The report - ‘Oakden: A Shameful Chapter in South Australian History’ was released today by Independent Commissioner Against Corruption Bruce Lander and has not only provided a number of recommendations, but also insights into the horrors of Oakden and the management of the facility, as found in his investigations.
Mr Lander says the truths discovered about Oakden should leave every South Australian feeling “outraged”, adding that the facility was grossly substandard, that the state did not provide residents with a deserving level of care, and that some of the most frail and vulnerable people in the South Australian community were left without a voice, forgotten, ignored and left to live in a facility labelled a disgrace.
“What occurred at the Oakden Facility is a shocking indictment on its management and oversight,” Mr Lander says in his report.
“The report is necessarily long and detailed...it highlights systemic failings in processes and oversight that allowed the events at the Oakden Facility to occur for more than a decade largely without intervention.
“The evidence I received was astonishing.
“It pointed to a regime that existed whereby serious complaints about care were not appropriately addressed; mechanisms that are designed to ensure serious matters were escalated either failed or were simply not applied.
“Those directly responsible for the facility actively sought to manage matters ‘in-house’ [and] a culture of secrecy developed.”
Mr Lander continues, saying that while three staff members had “combined responsibility” for the management of the facility, none had authority over the other two and all parties had “other responsibilities” outside of Oakden.
He adds that it was an “extraordinary management structure” and that nobody had overall control over the facility, nobody had full time responsibility solely for Oakden, and that when the issues were brought to light, each of the three responsible for the management of the facility “sought to avoid responsibility by pointing the finger at the other two”.
The report also states that “what was occuring at the Oakden Facility was unknown to ministers and chief executives” - a truth that left Mr Lander astonished.
“They ought to have known,” Mr Lander says.
“Nevertheless each minister who had responsibility for the Oakden Facility is responsible for its failures.
“So too is each Chief Executive Officer who presided over the agency responsible for the facility.
“So too is each executive or manager who knew the woeful state of affairs and failed to take appropriate action to ensure than persons in authority, who were in a position and who had the power, ability and willingness to effect change, were informed.”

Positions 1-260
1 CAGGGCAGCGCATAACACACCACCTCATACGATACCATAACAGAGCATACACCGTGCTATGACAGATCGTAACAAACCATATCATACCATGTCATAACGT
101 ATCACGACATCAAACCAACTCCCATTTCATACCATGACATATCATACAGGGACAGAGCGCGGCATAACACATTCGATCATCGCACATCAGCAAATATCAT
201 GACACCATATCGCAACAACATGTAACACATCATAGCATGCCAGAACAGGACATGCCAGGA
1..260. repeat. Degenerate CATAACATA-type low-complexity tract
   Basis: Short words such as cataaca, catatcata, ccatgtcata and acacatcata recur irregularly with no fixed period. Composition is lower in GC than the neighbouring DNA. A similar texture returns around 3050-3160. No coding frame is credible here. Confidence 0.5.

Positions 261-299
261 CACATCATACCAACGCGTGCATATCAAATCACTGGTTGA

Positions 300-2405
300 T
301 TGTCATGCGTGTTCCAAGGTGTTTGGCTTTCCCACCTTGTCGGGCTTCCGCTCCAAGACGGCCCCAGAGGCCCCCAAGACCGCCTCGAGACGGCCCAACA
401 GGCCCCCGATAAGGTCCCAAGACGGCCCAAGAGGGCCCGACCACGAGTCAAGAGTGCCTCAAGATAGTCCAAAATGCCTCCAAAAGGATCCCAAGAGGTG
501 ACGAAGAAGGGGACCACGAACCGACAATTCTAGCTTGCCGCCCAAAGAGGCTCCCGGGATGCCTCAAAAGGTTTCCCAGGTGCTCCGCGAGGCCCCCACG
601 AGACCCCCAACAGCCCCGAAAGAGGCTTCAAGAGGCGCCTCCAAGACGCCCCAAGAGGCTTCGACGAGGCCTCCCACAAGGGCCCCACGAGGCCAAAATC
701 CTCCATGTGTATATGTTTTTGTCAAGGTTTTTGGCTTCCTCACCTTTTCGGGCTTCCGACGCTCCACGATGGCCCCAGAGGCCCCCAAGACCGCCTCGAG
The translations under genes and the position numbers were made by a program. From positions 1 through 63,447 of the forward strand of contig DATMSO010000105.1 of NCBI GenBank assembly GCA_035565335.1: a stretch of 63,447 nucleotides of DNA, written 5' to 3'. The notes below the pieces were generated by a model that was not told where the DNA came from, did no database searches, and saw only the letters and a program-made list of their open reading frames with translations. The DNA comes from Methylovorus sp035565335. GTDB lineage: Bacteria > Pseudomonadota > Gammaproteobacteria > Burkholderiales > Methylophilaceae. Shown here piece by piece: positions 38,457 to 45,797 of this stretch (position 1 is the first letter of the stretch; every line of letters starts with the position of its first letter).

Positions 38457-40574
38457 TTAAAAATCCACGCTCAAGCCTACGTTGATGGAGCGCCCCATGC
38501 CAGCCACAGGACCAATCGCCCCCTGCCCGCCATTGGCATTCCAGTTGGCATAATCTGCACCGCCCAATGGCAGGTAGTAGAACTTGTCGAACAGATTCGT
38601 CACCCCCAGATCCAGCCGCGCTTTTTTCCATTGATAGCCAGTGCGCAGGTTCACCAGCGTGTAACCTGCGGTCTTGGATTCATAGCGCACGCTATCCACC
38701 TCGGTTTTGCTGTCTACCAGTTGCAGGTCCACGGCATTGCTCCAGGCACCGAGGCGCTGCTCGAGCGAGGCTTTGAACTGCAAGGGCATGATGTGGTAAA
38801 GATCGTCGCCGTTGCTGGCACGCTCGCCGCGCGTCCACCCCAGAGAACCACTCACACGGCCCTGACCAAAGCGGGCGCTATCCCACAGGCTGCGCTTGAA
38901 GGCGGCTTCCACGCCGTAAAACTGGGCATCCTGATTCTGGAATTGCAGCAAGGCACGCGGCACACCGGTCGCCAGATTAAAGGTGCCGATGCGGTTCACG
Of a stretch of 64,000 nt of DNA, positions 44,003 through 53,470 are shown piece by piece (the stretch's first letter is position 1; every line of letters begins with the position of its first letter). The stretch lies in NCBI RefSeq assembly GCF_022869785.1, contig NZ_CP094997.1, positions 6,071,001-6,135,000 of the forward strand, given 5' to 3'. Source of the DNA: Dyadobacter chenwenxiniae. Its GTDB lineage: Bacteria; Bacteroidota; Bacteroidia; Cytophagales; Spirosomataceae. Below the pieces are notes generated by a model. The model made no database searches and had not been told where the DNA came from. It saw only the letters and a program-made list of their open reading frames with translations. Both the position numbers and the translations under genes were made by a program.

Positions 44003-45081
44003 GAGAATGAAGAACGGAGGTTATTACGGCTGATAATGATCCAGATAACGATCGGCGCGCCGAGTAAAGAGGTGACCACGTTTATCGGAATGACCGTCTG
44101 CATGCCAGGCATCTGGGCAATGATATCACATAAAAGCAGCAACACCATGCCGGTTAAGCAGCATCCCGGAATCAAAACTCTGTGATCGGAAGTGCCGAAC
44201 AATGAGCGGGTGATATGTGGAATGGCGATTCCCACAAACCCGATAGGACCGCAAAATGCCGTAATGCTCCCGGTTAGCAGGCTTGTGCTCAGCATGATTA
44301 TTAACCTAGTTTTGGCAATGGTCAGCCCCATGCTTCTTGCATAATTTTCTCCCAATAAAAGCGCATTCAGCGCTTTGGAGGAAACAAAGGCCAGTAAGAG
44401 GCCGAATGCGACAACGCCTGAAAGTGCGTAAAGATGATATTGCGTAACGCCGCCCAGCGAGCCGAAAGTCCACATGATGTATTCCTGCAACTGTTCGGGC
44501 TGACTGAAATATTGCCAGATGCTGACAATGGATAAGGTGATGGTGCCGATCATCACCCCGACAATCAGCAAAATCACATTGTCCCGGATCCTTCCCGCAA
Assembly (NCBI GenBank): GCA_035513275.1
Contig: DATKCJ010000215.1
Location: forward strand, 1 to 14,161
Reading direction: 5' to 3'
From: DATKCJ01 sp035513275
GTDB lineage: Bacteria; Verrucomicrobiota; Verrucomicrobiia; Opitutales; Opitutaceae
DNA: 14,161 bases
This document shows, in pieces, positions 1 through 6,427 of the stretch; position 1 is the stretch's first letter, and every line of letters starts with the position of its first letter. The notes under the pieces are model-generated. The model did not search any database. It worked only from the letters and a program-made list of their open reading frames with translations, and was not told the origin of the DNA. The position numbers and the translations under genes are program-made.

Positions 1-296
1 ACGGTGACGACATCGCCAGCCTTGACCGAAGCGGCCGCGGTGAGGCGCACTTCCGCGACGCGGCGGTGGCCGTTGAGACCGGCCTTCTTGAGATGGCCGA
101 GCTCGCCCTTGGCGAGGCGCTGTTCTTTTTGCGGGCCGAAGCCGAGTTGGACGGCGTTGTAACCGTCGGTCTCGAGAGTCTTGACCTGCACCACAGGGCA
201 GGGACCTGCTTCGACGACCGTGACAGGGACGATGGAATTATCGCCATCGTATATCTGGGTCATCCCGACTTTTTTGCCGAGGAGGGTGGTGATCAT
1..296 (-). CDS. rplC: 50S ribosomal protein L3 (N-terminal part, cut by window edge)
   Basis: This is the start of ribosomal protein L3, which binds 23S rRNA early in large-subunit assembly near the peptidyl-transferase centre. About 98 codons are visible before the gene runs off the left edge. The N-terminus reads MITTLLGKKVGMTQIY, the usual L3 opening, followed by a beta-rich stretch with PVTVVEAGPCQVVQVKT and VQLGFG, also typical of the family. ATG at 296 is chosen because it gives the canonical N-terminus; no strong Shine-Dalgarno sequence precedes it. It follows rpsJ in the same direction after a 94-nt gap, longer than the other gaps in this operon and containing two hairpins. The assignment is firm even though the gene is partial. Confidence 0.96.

In the report Mr Lander also raises the question of why no one visiting the facility was aware of the extent of the problems, including the Northern Adelaide Local Health Network (NALHN) who were responsible for the facility in recent times, saying it has been a “troubling aspect of the investigation”.
“Why did not those from NALHN who visited the Oakden Facility form the same impression that I did?” he asks.
“When they visited they would have seen consumers in Makk and McLeay sitting, perhaps under restraint, in a corridor or alcove with only a television to entertain them. The consumers would be there all day.”
Council on the Ageing South Australia (COTA SA) has welcomed the report and its recommendations, saying it is a “significant step forward” in protecting the State’s most vulnerable.
COTA SA CEO Jane Mussared called Oakden a “tragedy” and says that the findings handed down in the report demonstrate failures at “just about every level”.
“What happened at Oakden is nothing short of a tragedy and the release of this report again confirms that,” she says.
“The way we care for vulnerable and disempowered older citizens is a true measure of our society.
“The abuse, neglect, poor practices and appalling conditions suffered by residents at Oakden will forever be a shameful blight on our state’s history.”
Ms Mussared says she finds it hard to comprehend how such systemic abuse could go on for as long as it did without intervention and despite families repeatedly raising the alarm.
She also acknowledges, as mentioned by Mr Lander in the report, that simply “closing the door” on Oakden leaves open the very real possibility that similar failures could happen again.
“We must use the lessons of Oakden to ensure that our services for vulnerable older people work with, not against, families, that governance and accountability is clear, that they follow best practice, that they are staffed by our very best people and that they are places of safety and care,” Ms Mussared explains.
“Our accreditation systems need to be more robust to ensure families can be 100 percent confident in the care of their loved ones.
“Oakden, during the time of the scandal, got full marks, and this put a question mark over the credibility of the accreditation system that’s designed to protect us and that we all rely upon as a measure of quality.
“We need to put everything on the table, from the models of care, the culture, staff competency, governance and accreditation.
“Top-down failures mean we need to rebuild from the ground up and the time is now.”
Along with the 13 recommendations, Mr Lander’s report makes findings of maladministration against five individuals and the public authority (NALHN) responsible for the facility.
Despite finding each minister responsible for the Oakden Facility as responsible for its failings, the report states that the “evidence does not support a finding of maladministration in respect of any of them”.
The 13 recommendations are available via the 456 page report online, with Mr Lander suggesting that the report and all recommendations should be “considered by all public officers in positions of authority as there are salient lessons to be learned for any agencies”.